Other than diet, other contributing factors are those common to all cardiovascular and cardiometabolic diseases:
Dietary modification and lifestyle factors such as exercise and smoking cessation are the first line strategies in conventional care for dyslipidaemia. If these strategies are not successful in correcting the lipid profile within 3 months, then pharmaceutical medications may be prescribed.
The most common class of medications used to treat dyslipidaemia are statins which inhibit a metabolic pathway (HMG-CoA reductase) for endogenous production of cholesterol. One of the most common side effects of statins is persistent muscle aches and pains. If the use of statins alone is not effective in lowering cholesterol and correcting the lipid profile, or if a patient is unable to tolerate statin medications, other medications such as fibrates, nicotinic acid, or Ezetimibe may be prescribed.
However, treating elevated cholesterol and dyslipidaemia in isolation of a total cardiovascular risk profile can be problematic, as it may not necessarily reduce cardiovascular disease risk.
Our cardiometabolic practitioner Mark Payne assesses a person's health from a 360 perspective, taking in their health history, genetics, lifestyle and risk factors to deeply understand their cardiometabolic health. Beyond a thorough case taking, functional testing may be used to either assess cardiometabolic risk, or to further investigate the underlying cause of high cholesterol.
While the conventional blood lipids give some indication of altered blood lipids, a more insightful, comprehensive test looks at particle size and quantity of LDL cholesterol, which are more accurate markers to determine cardiovascular risk. This comprehensive cardiovascular profile screens for the most important markers for cardiovascular disease and cardiometabolic disease, including multiple sub-fractions of LDL-c, blood clotting factors, as well as inflammatory markers.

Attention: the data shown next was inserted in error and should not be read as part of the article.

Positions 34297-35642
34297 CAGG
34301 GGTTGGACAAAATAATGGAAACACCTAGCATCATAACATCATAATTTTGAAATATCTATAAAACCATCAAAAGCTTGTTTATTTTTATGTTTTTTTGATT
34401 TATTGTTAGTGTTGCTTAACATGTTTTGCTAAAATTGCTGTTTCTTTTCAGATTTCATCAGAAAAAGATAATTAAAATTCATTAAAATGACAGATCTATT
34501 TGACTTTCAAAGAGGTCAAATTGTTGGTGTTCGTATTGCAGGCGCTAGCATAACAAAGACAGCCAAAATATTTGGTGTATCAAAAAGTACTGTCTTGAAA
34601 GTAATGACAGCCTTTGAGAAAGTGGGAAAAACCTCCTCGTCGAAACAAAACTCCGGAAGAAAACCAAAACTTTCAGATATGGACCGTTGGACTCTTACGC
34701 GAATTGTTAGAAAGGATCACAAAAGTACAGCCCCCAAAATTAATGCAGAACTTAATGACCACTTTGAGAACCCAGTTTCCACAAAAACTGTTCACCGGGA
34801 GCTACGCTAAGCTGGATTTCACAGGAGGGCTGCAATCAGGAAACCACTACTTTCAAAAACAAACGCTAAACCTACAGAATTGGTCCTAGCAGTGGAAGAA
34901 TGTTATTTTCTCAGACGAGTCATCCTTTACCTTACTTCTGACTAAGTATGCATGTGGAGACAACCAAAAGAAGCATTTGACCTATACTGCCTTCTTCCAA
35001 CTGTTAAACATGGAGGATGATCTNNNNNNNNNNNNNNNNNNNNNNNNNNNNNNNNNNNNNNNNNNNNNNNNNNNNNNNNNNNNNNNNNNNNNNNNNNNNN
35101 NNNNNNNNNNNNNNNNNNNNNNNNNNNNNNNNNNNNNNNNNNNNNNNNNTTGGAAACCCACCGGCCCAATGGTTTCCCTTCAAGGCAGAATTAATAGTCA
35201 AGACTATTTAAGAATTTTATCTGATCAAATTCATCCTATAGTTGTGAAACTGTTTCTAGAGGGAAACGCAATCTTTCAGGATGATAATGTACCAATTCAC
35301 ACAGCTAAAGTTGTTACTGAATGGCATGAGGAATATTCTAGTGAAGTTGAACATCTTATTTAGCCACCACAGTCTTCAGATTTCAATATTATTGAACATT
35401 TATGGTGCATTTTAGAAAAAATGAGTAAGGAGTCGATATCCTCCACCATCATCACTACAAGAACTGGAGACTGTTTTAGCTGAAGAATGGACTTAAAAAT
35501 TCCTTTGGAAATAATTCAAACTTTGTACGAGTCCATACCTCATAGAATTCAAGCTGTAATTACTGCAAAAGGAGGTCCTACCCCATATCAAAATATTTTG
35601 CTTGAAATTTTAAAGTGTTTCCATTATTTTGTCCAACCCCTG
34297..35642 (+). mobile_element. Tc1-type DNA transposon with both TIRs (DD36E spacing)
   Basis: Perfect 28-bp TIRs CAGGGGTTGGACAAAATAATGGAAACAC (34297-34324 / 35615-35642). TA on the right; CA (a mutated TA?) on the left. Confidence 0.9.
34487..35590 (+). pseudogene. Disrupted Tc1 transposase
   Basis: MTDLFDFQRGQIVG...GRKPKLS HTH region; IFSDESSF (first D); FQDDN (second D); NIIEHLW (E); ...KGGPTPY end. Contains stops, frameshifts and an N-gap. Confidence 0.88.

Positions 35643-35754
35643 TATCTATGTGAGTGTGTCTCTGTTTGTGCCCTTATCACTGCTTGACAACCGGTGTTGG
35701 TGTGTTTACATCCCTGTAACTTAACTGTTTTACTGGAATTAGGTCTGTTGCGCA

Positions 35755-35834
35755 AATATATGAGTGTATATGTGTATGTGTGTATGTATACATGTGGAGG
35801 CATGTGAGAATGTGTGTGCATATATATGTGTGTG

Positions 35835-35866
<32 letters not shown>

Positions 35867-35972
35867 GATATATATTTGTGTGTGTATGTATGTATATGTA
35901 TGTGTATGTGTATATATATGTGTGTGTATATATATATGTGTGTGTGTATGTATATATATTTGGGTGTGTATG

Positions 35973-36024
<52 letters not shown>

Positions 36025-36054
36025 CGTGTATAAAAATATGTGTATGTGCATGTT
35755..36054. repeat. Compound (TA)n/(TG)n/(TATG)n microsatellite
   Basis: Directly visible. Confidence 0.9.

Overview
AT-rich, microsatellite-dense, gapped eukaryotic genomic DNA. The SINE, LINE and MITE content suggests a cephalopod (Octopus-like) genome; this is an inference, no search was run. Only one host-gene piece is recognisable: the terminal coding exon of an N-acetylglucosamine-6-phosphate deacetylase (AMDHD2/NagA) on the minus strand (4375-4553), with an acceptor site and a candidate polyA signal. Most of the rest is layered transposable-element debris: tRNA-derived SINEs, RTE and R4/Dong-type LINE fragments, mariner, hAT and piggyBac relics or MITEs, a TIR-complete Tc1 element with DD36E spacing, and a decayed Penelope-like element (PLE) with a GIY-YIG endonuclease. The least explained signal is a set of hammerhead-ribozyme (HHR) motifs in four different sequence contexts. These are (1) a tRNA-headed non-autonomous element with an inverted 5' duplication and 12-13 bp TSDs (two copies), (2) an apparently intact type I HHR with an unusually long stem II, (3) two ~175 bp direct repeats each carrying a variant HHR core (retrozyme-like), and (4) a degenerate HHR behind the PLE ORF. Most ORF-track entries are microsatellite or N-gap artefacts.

In some cases, natural treatment for high cholesterol will include running general pathology tests for other factors that might be influencing cardiometabolic health, like:
Your functional medicine practitioner will then discuss how you can lower your high cholesterol levels naturally and work with you to create a personalised protocol to improve your cardiovascular or cardiometabolic health, that may include:
Studies show that having the support of a health coach to implement these measures improves outcomes for those with cardiometabolic health issues. This is why, in our clinic, you have the ongoing guidance and support of a health coach so you can achieve your health goals and reduce your cardiovascular risk.
Are you ready for a personalised, natural functional medicine treatment? Our unique model of care was designed with you in mind. Find out how below, then book a call today.
A small percentage of the population have familial hypercholesterolaemia, a genetic condition that results in dysregulation of fat metabolism pathways. For the remainder of people with high cholesterol, the primary cause of elevated cholesterol levels is a diet high in saturated and trans fats, low unsaturated plant based fats, or omega 3 fatty acids (fish oils), and low in fruits, vegetables and fibre, that contribute to altered lipid profiles.